Daughter of couple killed in July 4th motorcycle crash sues driver for wrongful death
The daughter of an Indiana couple who died in a Fourth of July motorcycle crash has filed a wrongful death suit against the at-fault driver, reports the Fort Wayne Journal Gazette. James R. Hendrickson and Mary Catherine Hendrickson were killed when another driver crossed a highway centerline and struck their motorcycle head on. The collision caused the motorcycle to catch fire. James Hendrickson died at the scene, and Mary Hendrickson later died at a nearby hospital. The lawsuit requests compensation for all expenses associated with the accident, including medical bills, funeral expenses and attorney fees.
Legally, a death is said to be "wrongful" if it is caused by the negligence or wrongful conduct of another individual or company, whether that conduct was intentional or unintentional. A wrongful death claim is a civil action: it is completely separate from a criminal charge, and neither proceeding affects nor controls the other. In other words, a defendant can still be sued for wrongful death even if he or she has been acquitted of a criminal charge (like murder) in connection with the death. Normally, wrongful death claims are brought on behalf of the spouses, children and/or parents of the deceased. If there are no such family members, siblings of the victim (or their children) can bring the action.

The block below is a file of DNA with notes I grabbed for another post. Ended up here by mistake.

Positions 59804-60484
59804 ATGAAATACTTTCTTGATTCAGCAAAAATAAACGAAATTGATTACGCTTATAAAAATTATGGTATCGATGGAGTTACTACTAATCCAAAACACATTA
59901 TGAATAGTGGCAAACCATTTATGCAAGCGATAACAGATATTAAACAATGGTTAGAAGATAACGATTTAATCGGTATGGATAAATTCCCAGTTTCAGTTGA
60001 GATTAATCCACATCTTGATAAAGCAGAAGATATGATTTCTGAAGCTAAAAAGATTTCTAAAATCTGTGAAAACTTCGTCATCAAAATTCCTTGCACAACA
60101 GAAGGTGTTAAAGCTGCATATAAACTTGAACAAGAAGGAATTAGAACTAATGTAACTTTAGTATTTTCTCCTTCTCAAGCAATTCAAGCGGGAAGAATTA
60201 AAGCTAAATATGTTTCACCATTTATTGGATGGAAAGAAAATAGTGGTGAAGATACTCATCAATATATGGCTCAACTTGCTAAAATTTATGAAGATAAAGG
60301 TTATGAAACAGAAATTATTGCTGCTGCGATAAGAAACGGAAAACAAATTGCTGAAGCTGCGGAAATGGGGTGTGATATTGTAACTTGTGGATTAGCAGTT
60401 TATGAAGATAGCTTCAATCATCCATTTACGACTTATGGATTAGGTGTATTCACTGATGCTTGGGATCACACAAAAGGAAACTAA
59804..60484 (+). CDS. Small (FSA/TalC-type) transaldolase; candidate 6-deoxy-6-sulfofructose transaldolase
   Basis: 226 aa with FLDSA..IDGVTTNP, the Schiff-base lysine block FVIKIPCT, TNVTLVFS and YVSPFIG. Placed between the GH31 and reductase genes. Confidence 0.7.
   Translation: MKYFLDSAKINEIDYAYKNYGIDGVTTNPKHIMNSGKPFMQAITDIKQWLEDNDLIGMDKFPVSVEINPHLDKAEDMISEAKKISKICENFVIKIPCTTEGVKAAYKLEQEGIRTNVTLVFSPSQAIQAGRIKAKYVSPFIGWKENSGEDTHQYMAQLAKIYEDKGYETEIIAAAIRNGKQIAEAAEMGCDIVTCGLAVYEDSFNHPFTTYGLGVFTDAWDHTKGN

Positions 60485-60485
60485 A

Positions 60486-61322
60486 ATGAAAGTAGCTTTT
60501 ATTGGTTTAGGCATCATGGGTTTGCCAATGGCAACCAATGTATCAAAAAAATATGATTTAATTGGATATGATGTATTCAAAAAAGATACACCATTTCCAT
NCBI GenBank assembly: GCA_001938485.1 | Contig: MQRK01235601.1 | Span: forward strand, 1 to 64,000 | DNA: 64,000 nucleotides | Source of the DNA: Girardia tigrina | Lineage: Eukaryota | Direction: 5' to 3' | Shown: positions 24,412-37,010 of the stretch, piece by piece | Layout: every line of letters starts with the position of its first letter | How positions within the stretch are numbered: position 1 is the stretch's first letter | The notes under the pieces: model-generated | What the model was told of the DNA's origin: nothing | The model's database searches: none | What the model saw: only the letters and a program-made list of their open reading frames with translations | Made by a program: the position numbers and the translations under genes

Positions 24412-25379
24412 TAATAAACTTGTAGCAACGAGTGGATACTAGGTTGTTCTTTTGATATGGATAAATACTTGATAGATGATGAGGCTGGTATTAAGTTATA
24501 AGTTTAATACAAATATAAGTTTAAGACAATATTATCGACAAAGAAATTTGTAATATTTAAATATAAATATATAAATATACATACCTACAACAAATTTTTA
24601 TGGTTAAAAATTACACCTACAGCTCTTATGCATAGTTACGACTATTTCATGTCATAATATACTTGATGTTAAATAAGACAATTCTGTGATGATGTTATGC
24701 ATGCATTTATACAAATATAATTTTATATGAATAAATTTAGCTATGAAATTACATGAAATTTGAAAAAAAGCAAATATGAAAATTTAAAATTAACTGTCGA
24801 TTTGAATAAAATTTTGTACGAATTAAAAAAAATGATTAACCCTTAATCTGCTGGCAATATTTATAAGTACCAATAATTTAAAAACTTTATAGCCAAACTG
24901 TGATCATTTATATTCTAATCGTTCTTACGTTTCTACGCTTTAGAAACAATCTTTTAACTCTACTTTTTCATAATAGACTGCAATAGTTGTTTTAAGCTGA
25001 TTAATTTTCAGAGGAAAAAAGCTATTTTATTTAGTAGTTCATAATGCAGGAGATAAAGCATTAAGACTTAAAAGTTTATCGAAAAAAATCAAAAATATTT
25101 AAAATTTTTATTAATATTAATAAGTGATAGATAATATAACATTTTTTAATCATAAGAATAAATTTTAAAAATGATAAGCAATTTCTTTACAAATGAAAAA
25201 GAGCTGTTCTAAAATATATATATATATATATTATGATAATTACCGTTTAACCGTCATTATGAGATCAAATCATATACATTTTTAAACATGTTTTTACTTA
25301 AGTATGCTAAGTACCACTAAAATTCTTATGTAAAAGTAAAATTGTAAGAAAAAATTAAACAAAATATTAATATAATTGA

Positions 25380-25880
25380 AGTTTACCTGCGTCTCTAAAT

For a wrongful death claim to succeed in court, there are four elements that must be proven:
(1) The death was caused, in whole or part, by the conduct of the defendant.
(2) The defendant was negligent or strictly liable for the victim's death.
(3) There is a surviving spouse, children, beneficiaries or dependents.
(4) Monetary damages or human damages (such as loss of consortium) have resulted from the victim's death.
In the event of a wrongful death, Missouri law allows the entitled parties to recover their losses, which may include the following expenses:
• Medical bills
• Funeral, memorial, burial services
• Lost wages and lost future wages
• Lost benefits
• Lost inheritance
• Mental anguish
• Loss of companionship and loss of consortium
• Loss of support
• General damages
• Punitive damages
Why it's important to seek legal advice:
If you've lost a loved one due to someone else's negligence, we encourage you to explore your legal options as soon as possible. If you wait, you may lose the opportunity to pursue your claim. Here's why:
• Missouri has a statute of limitations for wrongful death claims. In other words, you must bring your wrongful death lawsuit within the applicable time period (within three years of the death), or your claim will be forever barred.
• Evidence disappears and memories fade with time. An experienced personal injury attorney will start investigating your claim immediately: it's essential to talk to witnesses, analyze accident scenes and review records right away so evidence can be preserved.